Carly Rae Jepsen's album 'Kiss' is sweet
Carly Rae Jepsen, "Kiss" (604/Schoolboy/Interscope Records)
The challenge for Carly Rae Jepsen following the monster success of "Call Me Maybe" - arguably 2012's biggest pop culture moment - was to steer clear of one-hit wonder status. She did that with another pop smash, the anthem "Good Time," and Jepsen shows she has even more hits on her second album, "Kiss."
The Canadian singer, brought to our attention by country-mate Justin Bieber, delivers what fans are probably looking for with the help of Max Martin, Toby Gad and others: More effervescent pop, unencumbered by a plot too thick or societal issues too weighty. Bass lines and hand claps, please
"Good Time" features electro-pop singer Owl City, aka Adam Young, and is the heir apparent to the radio-overkill throne. "Hands up if you're down to get down tonight," goes the refrain as Young shares microphone time with Jepsen against a heavy backbeat and an echoing chorus of "Ohhhh ohhh ohhh."
"Call Me Maybe" is here, of course, and remains the catchiest song of the year. This impossibly cute tune from this impossibly cute singer is all hook, sugary lyrics and lure-the-boy posturing. It's everything pop hit-makers strive for, delivered to near perfection.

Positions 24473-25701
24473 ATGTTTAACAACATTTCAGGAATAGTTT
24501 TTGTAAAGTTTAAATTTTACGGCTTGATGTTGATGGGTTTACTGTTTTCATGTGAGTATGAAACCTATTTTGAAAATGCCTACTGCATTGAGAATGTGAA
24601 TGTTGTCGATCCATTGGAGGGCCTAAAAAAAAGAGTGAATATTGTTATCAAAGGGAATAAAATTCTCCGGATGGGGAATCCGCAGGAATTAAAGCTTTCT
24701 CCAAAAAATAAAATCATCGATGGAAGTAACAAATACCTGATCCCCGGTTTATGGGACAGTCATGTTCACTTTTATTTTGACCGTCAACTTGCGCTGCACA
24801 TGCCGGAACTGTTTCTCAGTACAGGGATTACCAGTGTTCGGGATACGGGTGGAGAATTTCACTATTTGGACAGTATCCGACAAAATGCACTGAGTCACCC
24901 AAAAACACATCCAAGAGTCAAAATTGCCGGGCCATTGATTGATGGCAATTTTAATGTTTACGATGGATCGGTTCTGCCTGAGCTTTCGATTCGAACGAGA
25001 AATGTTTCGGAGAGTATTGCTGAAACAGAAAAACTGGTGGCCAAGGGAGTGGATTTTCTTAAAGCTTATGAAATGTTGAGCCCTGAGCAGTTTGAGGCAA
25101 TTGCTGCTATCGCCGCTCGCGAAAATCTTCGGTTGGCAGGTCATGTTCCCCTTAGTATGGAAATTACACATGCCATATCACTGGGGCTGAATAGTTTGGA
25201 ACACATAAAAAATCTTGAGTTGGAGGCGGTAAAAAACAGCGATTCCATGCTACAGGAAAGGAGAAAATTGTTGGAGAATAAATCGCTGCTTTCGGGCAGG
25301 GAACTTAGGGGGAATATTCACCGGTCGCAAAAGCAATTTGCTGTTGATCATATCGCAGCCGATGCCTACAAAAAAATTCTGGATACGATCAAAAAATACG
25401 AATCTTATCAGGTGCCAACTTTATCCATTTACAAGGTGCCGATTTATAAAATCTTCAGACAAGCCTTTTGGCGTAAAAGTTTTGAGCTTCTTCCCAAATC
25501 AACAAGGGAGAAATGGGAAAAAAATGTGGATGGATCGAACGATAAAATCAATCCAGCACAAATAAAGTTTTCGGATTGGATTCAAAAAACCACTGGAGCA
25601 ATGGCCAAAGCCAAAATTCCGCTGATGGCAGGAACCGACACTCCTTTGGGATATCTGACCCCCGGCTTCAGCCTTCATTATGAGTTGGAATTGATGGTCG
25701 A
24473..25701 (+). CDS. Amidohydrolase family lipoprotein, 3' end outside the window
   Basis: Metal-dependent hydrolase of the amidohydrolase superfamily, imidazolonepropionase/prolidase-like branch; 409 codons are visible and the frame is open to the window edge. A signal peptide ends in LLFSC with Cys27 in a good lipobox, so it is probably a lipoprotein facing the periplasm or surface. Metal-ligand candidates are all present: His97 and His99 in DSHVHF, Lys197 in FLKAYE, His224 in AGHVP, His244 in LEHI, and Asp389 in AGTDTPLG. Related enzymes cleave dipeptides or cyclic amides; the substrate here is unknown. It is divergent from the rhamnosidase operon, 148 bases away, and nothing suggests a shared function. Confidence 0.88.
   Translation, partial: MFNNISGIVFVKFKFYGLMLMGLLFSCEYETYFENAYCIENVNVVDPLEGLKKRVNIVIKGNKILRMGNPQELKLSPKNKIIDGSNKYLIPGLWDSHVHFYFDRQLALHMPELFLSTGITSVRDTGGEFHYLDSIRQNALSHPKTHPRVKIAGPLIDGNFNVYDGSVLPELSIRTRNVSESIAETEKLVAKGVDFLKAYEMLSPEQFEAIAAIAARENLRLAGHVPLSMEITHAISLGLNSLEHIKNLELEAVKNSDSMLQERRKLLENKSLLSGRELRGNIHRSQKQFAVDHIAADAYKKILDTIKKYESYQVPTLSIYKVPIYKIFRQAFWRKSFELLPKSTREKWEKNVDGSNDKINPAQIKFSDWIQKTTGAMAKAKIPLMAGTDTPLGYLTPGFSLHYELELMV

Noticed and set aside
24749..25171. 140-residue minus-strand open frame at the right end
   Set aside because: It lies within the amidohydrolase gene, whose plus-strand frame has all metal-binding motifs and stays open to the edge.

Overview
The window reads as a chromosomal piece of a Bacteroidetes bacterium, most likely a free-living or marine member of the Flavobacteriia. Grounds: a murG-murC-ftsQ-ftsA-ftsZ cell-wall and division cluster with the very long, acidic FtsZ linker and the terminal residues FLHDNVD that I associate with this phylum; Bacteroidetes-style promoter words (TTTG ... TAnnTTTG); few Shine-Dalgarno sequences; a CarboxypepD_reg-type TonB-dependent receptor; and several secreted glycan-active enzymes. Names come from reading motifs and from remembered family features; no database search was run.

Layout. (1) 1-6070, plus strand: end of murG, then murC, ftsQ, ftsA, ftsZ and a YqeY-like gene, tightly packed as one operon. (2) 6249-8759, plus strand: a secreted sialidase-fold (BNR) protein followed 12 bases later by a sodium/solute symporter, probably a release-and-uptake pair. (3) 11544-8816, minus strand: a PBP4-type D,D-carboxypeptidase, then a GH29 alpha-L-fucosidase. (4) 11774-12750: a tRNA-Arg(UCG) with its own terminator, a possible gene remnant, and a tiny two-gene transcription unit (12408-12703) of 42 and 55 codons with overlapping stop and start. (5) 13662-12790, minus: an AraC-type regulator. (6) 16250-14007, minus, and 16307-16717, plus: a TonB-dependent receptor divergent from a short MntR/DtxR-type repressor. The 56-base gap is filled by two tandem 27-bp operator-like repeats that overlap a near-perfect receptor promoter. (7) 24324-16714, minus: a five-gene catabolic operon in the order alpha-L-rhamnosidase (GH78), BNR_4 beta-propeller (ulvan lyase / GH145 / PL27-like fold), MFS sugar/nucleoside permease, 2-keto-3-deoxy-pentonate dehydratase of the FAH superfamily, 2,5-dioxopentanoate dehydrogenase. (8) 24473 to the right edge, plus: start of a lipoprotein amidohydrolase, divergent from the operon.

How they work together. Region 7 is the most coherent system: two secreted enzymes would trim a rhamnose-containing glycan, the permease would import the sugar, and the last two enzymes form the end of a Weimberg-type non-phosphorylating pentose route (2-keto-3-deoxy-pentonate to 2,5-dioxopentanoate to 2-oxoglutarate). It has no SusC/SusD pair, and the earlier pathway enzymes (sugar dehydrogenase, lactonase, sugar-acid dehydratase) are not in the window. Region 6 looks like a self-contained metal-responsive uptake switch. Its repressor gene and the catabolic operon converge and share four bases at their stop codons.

The duds on "Kiss" include "Turn Me Up" and "Tonight I'm Getting Over You." They're both boring ditties about getting over someone by hitting the town. Light toe tapping may ensue, but these are forgettable tracks.
Jepsen redeems herself with the upbeat "This Kiss," co-written and co-produced by LMFAO's Redfoo. Her slow duet with Bieber, "Beautiful," is also a fine track, delivered smartly in a less-is-more production approach that humanizes them both.
CHECK OUT THIS TRACK: "Curiosity," which originally appeared on Jepsen's EP earlier this year, gets a soaring remix and it's the most club-ready song of the bunch.
British quartet Alt-J rides 'Wave' to US
Alt-J, "An Awesome Wave" (Canvasback)
Alt-J defies genres. Often categorized as trip-hop by those who want to pigeon hole, the band prefers not to be labeled at all.